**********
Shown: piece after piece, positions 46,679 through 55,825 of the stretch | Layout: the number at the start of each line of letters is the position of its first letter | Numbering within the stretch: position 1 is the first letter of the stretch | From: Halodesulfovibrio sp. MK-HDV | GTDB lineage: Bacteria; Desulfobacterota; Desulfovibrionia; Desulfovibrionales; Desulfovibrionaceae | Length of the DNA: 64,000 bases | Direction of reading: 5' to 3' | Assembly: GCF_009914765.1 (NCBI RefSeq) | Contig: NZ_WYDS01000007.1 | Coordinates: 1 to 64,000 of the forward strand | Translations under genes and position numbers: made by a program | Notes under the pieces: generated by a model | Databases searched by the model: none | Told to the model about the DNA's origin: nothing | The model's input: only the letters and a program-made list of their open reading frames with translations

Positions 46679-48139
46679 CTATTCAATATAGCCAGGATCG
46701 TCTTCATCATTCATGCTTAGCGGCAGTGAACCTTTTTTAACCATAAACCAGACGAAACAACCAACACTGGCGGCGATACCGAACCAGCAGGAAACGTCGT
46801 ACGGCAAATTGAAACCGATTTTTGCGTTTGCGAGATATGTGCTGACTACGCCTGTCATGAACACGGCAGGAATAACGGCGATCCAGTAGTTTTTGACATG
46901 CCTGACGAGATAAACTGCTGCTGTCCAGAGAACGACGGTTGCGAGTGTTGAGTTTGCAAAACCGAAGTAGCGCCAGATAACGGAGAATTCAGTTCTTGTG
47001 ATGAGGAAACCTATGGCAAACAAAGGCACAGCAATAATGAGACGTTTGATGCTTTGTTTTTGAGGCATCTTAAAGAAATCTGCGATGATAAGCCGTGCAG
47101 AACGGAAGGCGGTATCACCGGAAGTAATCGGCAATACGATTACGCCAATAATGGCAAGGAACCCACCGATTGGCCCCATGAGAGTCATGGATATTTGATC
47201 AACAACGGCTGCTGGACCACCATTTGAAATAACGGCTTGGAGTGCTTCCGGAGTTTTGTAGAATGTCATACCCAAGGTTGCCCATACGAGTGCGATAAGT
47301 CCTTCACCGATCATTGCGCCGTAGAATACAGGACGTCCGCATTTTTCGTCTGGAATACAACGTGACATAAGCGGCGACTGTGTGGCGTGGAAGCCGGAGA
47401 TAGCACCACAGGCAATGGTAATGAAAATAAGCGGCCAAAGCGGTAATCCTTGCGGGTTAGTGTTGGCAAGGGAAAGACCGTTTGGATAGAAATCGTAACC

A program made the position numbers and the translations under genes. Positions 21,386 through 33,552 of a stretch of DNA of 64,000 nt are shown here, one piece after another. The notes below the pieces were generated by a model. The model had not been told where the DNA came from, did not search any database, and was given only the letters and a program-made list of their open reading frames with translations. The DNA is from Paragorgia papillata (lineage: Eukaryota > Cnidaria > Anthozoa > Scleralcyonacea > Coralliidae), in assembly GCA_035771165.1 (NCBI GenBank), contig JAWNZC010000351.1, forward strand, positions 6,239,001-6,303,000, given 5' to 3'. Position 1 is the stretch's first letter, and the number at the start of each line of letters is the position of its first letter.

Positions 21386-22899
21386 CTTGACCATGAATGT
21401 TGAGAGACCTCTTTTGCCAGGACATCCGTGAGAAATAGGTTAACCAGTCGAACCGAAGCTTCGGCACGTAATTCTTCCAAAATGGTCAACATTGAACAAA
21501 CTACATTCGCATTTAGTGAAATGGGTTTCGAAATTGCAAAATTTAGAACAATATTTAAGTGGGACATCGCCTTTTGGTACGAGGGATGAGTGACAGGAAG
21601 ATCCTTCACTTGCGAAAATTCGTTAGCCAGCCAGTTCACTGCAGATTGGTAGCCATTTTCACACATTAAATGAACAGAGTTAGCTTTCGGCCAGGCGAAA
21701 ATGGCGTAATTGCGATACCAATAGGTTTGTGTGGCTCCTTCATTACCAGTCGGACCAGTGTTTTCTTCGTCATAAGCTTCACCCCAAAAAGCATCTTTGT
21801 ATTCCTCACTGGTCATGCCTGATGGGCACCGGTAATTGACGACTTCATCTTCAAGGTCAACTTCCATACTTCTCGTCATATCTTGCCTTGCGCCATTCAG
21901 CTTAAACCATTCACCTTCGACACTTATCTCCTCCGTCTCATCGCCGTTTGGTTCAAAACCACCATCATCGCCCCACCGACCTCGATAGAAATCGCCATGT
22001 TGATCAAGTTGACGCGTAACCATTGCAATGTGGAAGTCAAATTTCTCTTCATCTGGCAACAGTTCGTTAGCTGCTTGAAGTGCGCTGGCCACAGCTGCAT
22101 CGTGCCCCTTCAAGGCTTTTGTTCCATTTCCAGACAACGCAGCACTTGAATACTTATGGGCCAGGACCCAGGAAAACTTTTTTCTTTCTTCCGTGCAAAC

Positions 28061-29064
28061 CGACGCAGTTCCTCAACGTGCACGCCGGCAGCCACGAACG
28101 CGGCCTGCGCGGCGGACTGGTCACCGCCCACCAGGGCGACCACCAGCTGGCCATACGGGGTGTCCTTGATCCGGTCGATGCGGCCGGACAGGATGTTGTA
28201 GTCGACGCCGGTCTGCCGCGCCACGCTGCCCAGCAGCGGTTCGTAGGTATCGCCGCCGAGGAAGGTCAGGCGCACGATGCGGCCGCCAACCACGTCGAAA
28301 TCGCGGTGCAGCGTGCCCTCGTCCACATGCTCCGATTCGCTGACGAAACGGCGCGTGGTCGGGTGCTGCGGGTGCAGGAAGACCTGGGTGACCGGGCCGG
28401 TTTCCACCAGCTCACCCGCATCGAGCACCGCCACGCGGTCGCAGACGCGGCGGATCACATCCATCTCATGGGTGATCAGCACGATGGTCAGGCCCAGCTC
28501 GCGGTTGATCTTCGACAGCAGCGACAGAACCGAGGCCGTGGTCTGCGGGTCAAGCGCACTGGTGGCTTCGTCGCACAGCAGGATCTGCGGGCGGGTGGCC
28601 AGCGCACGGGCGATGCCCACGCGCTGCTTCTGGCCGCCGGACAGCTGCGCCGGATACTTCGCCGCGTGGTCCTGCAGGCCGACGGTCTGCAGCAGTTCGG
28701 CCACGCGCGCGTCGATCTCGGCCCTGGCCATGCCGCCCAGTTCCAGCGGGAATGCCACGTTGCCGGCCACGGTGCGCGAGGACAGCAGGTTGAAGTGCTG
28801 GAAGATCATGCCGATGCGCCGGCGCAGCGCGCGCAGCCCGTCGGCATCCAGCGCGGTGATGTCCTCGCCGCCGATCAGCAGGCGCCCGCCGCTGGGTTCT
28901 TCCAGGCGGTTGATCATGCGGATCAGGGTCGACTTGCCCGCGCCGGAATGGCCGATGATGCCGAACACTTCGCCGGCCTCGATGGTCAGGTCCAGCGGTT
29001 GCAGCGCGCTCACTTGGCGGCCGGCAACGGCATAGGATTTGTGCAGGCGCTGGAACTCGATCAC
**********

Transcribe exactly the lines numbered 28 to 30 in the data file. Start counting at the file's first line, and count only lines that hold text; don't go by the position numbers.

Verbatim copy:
28401 TTTCCACCAGCTCACCCGCATCGAGCACCGCCACGCGGTCGCAGACGCGGCGGATCACATCCATCTCATGGGTGATCAGCACGATGGTCAGGCCCAGCTC
28501 GCGGTTGATCTTCGACAGCAGCGACAGAACCGAGGCCGTGGTCTGCGGGTCAAGCGCACTGGTGGCTTCGTCGCACAGCAGGATCTGCGGGCGGGTGGCC
28601 AGCGCACGGGCGATGCCCACGCGCTGCTTCTGGCCGCCGGACAGCTGCGCCGGATACTTCGCCGCGTGGTCCTGCAGGCCGACGGTCTGCAGCAGTTCGG